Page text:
JOHN HOWARD SOCIETY OF ALBERTA

REFERENCES Alberta Justice. (1996). Protocol regarding the release of information in respect of individuals who are believed to present a risk of significant harm to the health and safety of any person, group of persons or the general public. Association of Human Services in Alberta. (1996, April 9). HumanServe Bulletin Board Service. Bedarf, A. (1995). Examining sex offender community notification laws. California Law Review, 83, 884-923. British Columbia Ministry of the Attorney General. (1995, November 23). Notification policy to protect children from abuse. Draft: 2nd edition. Canadian Centre for Justice Statistics. (1995). Canadian Crime Statistics. Juristat, 16(10). Donnelly, S., & Lieb, R. (1993). Washingtons community notification law: A survey of law enforcement. Washington State Institute for Public Policy. Earl-Hubbard, M. (1996). The child sex offender registration laws: The punishment, liberty, deprivation, and unintended results associated with the scarlet letter laws of the 1990's. Northwestern University Law Review, 90(2), 788-862. Evans backs police in identifying molester. (1995, Feb. 3). The Edmonton Journal, p. A8. Houston, J. (1994). Sex offender registration acts: An added dimension to the war on crime. Georgia Law Review, 28, 729-770. Lieb, R., Maki, J., & Slavick, P. (1996). Findings from the community protection research project: A chartbook. Washington State Institute for Public Policy. Matson, S., & Lieb, R. (1996, November). Community notification in Washington state: 1996 survey of law enforcement. Washington State Institute for Public Policy. Matson, S., & Lieb, R. (1996). Sex offender community notification: A review of laws in 32 states. Washington State Institute for Public Policy. Paedophile goes home to B.C. (1995, Feb. 24). The Edmonton Journal, p. B1. Schram, D., & Milloy, C. (1995). Community notification: A study of offender characteristics and recidivism. Washington State Institute for Public Policy.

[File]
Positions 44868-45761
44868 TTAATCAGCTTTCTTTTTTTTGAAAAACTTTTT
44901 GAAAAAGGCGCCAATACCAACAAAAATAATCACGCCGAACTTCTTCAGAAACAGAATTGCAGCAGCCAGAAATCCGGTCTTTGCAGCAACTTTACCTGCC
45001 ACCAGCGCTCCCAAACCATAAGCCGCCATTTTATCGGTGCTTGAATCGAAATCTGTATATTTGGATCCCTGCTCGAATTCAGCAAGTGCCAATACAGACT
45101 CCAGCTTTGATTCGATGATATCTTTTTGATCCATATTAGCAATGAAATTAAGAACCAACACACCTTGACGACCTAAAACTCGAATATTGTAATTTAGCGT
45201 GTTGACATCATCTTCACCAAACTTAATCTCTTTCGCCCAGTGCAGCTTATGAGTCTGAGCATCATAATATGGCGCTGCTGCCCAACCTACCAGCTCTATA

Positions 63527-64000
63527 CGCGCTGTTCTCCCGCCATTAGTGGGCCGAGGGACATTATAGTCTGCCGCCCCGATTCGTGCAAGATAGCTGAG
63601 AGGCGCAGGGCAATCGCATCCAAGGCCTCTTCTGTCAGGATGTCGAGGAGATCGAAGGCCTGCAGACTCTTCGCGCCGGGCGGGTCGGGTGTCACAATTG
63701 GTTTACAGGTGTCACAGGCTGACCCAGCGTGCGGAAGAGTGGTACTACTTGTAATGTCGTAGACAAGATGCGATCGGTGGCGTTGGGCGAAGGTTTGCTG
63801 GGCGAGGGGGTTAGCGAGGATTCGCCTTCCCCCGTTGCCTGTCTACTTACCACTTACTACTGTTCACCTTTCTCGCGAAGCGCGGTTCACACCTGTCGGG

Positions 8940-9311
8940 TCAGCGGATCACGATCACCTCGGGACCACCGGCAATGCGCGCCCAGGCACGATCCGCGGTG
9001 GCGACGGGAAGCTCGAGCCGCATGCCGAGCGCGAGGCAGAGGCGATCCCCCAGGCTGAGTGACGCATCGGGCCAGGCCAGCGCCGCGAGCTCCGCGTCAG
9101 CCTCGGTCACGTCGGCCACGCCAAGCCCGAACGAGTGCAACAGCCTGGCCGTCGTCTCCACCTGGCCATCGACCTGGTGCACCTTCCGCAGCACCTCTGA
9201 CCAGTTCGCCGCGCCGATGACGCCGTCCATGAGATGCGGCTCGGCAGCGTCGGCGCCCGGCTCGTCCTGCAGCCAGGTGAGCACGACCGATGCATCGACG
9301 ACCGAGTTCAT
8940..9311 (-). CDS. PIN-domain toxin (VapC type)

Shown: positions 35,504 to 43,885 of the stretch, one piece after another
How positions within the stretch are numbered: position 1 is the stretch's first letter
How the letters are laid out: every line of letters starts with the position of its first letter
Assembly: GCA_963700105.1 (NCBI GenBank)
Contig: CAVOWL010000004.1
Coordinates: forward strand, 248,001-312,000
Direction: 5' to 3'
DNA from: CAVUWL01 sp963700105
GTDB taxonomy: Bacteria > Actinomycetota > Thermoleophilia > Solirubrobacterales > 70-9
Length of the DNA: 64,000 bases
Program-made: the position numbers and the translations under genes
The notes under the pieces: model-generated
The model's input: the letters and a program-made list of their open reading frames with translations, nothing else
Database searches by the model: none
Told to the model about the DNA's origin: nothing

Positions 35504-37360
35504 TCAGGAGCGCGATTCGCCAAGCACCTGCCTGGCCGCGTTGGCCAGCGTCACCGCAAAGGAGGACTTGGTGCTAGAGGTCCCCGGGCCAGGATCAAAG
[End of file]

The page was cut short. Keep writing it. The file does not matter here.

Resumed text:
COMMUNITY NOTIFICATION

Silva, T. (1995). Dial 1-900-PERVERT and other statutory measures that provide public notification of sex offenders. SMU Law Review, 48, 1961-1994. Washington State Institute for Public Policy. (1996, December). Sex offender registration: National requirements and state registries.

JOHN HOWARD SOCIETY OF ALBERTA